With the snip of scissors, Fulton-Montgomery Community College officials Thursday opened a new residence hall and effectively doubled student housing to 288 beds.
The 144 beds in Raider Hall will be available Sunday when students begin moving on campus to start the new semester, much to the relief of college President Dustin Swanger.
“The deadline was the deadline. We could not open in October. A week and a half ago, we weren’t too sure” of making the deadline, he said at a news conference where college officials unveiled the $7 million project.
The conference featured a ribbon-cutting ceremony for the two-story, modular structure located north of the main campus and opposite an existing 144-bed student apartment complex, called Fulton and Montgomery halls.
Swanger called the dorm project essential to FMCC’s future growth.
“The trend in community colleges is student housing. We are seeing a demand from students both internationally and from out of the county to live on campus,” he said.
The college enrolls approximately 120 students from overseas in its English as a Second Language program. Students also attend FMCC for signature programs in criminal justice, business, nursing, human services and its Center for Engineering and Technology, which offers a clean room.
The college’s auxiliary corporation, the Fulmont College Association, purchased the other privately owned dorms from a Massachusetts company and renovated them at a cost of about $4 million.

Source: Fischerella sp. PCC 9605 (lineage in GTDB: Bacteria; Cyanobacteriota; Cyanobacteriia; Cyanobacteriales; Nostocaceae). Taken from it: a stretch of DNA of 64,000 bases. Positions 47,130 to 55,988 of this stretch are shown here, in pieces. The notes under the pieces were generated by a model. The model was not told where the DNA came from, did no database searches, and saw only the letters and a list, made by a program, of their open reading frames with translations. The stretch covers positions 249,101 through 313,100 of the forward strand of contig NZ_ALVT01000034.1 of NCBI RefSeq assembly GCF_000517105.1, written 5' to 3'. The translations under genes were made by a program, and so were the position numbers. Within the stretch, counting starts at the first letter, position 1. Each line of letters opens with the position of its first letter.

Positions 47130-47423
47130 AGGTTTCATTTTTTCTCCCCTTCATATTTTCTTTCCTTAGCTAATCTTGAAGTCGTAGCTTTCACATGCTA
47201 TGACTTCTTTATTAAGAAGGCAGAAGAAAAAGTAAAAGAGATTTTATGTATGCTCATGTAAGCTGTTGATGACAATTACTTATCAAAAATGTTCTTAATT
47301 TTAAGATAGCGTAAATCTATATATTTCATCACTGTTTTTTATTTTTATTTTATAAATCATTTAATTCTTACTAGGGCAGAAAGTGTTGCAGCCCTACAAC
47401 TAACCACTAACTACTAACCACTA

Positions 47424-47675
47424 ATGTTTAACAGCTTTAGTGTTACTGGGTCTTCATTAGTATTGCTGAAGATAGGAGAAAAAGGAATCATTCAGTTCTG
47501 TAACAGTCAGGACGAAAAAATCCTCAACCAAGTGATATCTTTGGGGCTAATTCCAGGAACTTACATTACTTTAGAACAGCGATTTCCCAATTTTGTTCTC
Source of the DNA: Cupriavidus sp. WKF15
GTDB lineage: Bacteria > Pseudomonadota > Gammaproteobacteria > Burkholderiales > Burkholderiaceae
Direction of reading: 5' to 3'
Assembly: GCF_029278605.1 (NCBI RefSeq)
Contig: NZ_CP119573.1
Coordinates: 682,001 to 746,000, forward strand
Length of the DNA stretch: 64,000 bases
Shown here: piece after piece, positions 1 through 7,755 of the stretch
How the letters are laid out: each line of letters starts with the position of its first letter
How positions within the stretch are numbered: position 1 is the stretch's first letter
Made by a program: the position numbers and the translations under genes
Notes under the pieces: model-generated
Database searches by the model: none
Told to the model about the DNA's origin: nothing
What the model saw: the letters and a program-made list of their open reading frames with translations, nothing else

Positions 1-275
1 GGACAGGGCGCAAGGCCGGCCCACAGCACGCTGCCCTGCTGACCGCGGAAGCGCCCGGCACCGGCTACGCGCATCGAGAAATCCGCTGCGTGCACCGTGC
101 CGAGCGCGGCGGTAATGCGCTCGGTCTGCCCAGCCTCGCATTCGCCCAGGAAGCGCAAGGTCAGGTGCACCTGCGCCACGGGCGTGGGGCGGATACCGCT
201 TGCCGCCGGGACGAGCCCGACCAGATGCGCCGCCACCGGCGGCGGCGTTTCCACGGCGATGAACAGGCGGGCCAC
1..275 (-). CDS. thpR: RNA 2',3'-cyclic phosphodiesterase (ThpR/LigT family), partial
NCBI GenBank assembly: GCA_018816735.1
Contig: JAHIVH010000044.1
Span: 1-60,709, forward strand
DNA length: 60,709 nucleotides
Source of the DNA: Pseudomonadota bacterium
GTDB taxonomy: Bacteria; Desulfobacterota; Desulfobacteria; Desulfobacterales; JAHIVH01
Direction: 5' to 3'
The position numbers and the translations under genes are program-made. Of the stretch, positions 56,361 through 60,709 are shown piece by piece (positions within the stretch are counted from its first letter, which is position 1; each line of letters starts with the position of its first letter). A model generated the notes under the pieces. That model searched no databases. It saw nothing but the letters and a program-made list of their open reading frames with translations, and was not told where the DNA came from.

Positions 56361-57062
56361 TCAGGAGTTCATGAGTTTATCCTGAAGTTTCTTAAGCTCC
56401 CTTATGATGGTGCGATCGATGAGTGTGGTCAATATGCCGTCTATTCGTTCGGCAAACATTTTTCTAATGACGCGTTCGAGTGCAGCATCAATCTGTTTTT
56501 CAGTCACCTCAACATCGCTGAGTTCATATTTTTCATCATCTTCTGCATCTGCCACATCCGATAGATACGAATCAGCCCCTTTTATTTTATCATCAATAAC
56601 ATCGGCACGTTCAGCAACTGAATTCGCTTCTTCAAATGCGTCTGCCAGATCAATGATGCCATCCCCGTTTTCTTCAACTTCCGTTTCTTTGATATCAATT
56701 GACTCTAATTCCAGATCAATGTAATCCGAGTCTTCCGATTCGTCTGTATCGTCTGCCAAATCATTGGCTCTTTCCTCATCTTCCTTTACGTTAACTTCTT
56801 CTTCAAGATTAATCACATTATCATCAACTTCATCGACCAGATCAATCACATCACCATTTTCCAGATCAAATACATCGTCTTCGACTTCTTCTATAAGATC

The U.S. Department of Agriculture Rural Development program provided 100 percent of the $11.1 million mortgage at a “great rate,” allowing the college association to build the new dorms and buy and renovate the other dorms, Swanger said.
The college association purchased the privately owned dorms because the owners did not want to make improvements suggested by the college, Swanger said. After purchasing the dorms, the group put in new boilers and sprinkler and fire alarm systems and upgraded the rooms.
Swanger said the new dorm is booked and there is a waiting list for rooms. He said without the new dorm, FMCC would have lost some students. They are now an important component of student recruitment, he added.
“Parents are more comfortable leaving their children in a safe environment,” he said.
Bernice Williams of Albany was visiting the new dorm Thursday with her daughter, Alesha Young. Young will be starting her freshman year at FMCC on Monday, studying history and education. She will be staying in Raider Hall. Williams said “the dorms were extremely important” in her daughter’s decision to attend FMCC.
“She does not drive, and she can’t commute,” Williams said.
Young said she wants to live on campus when she attends college and is looking forward to living at FMCC.
“I have friends who go out here. I am excited about living here,” she said, adding it would be her first time away from home for an extended period.
Williams said her daughter will be 45 minutes away should the need arise to visit.
Swanger said with students living on campus, FMCC will maintain its enrollment for the 2012-13 academic year at close to the same level as 2011-12, and this when community colleges are witnessing enrollment declines.
USDA Deputy Undersecretary Doug O’Brien, who attended the news conference, called the $11 million project an example of nationwide collaboration between the federal government and community colleges, which are seeking to expand their student housing stocks.
“This is a fantastic example of what we can do with our partners,” he said.
The USDA has invested $824 million in projects across the nation since 2009, helping provide opportunities in rural communities, O’Brien said.
GAZETTE COVERAGEEnsure access to everything we do, today and every day, check out our subscribe page at DailyGazette.com/Subscribe
More from The Daily Gazette: